Slow Down with Feast in the Field


  • Claverach Farm & Vineyards
  • Claverach's barn
Tomorrow, tickets go on sale for Slow Food St. Louis' annual Feast in the Field event scheduled for June 26. The event, formerly held at Prairie Grass Farm in New Florence, moves this year to Claverach Farm & Vineyards (570 Lewis Road, Eureka; 636-938-7353) in Eureka. Festivities kick off at 3 p.m. and include a seven-course dinner inside the farm's newly remodeled barn.

For those unfamiliar with the slow food movement or its community in St. Louis, Slow Food St. Louis co-leader Bill Burge describes it as getting closer to the way people experience food and eating. "Slow food is good, clean and fair food," says Burge. "It's good because it's whole and good for the earth; it's clean because it's sustainably grown and clean when you consume it; and it's fair because people earn a living wage to grow it."

The list of chefs slated to participate, led by Josh Galliano of Monarch (7401 Manchester Road, Maplewood; 314-644-3995), is an impressive, if not overwhelming, sampling of local talent: Christy Augustin of Le Cordon Bleu, Carl McConnell of Stone Soup Cottage, Chuck Friedhoff of Persimmon Woods, Tim Grandinetti of Overlook Farm, Anthony Devoti of Five Bistro, Nick Miller of Harvest, Cary McDowell of Winslow's Home, Steven Caravelli of Araka, Adam Altnether of Taste and Chris Bolyard of Sidney Street Café. The list hasn't been finalized; so additional cooks might sign on in the next few weeks. All of the chefs contributing to the dinner work with Claverach in some capacity.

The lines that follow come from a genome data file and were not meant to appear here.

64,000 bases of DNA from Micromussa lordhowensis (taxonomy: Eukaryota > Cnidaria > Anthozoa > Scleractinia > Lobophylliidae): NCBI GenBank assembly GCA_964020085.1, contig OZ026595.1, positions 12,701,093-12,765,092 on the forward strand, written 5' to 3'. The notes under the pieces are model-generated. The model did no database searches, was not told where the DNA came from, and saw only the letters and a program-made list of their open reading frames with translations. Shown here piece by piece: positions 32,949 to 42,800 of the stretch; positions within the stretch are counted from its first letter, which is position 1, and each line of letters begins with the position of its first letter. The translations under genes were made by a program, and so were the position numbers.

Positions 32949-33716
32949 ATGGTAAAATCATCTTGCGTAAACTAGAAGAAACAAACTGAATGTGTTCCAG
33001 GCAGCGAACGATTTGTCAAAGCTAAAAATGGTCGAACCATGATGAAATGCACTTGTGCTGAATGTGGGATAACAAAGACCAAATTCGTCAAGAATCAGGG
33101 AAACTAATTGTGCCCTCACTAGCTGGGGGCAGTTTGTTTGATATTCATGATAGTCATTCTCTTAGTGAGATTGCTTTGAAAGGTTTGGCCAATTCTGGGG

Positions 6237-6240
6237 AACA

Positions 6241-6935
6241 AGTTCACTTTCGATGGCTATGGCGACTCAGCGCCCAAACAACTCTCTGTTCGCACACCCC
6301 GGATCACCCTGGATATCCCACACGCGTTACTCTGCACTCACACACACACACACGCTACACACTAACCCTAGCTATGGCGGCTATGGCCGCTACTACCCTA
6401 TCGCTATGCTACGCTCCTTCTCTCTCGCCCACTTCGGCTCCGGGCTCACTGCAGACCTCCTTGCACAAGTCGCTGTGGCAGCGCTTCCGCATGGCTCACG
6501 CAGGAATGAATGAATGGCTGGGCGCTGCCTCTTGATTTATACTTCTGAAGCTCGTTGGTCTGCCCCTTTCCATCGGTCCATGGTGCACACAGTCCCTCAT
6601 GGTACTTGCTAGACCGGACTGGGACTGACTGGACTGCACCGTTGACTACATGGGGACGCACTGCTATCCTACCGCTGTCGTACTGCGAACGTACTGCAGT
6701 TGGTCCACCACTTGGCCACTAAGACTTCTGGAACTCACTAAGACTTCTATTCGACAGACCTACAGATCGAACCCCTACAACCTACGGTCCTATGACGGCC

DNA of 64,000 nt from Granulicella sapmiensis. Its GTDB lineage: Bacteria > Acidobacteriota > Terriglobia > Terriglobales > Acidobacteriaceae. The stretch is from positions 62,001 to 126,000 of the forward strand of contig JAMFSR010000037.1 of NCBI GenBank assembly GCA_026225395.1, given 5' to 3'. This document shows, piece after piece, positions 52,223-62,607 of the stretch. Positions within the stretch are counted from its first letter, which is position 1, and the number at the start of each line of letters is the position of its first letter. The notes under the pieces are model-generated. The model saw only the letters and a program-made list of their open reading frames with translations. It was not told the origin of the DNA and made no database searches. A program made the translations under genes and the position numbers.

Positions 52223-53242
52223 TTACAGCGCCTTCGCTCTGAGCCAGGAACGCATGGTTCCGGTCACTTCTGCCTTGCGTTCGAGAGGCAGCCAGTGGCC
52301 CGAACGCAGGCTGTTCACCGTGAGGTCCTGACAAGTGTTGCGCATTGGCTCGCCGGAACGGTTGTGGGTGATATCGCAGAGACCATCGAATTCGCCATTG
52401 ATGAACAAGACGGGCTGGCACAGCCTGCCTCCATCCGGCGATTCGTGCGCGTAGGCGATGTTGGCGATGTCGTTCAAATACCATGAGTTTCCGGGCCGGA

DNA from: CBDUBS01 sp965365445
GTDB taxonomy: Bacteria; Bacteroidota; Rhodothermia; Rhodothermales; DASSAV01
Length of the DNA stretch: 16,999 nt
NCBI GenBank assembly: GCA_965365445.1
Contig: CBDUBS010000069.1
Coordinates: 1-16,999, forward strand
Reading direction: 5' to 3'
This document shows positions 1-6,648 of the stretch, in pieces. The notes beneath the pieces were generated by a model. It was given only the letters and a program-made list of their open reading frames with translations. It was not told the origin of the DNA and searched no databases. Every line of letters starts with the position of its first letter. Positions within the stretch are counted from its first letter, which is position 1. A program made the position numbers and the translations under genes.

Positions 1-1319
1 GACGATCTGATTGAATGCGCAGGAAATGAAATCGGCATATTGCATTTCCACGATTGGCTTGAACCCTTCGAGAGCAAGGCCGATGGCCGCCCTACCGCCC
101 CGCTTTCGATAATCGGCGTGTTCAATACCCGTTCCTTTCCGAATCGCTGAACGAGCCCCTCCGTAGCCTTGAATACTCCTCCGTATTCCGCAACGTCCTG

The lengthy list of local chefs helps make the high price of tickets easier to digest: $100 for members, $125 for nonmembers, available for purchase online through Brown Paper Tickets.

Tickets prices might seem steep, but they are tax deductible, as Slow Food St. Louis is a nonprofit, and most of the money earned will be used for local farm grants. "You're keeping your money in your community, and you're helping people in your community thrive, which will ultimately make for a better community," says Burge.

Specific dishes for the vegetarian-centric (but not exclusively so) seven-course meal haven't been announced, as the menu will be largely determined by the selection of produce that Claverach has available that particular week. Some details have been confirmed, including a radish dish with pork belly by Friedhoff and Grandinetti, fresh bread baked on-site in Claverach's wood-burning oven by Augustin and a petit four seventh course. Instead of formal drink pairings, guests can opt for Schlafly beer or Claverach Vineyard Wines kegged wine -- one will potentially be a rosé, according to Burge. Alternatively, attendees are invited to bring their own libations to the event.

Editor's Note: The original post misidentified Chris Bolyard of Sidney Street as Chris Valier, a manager at the same restaurant. Apologies for the error.

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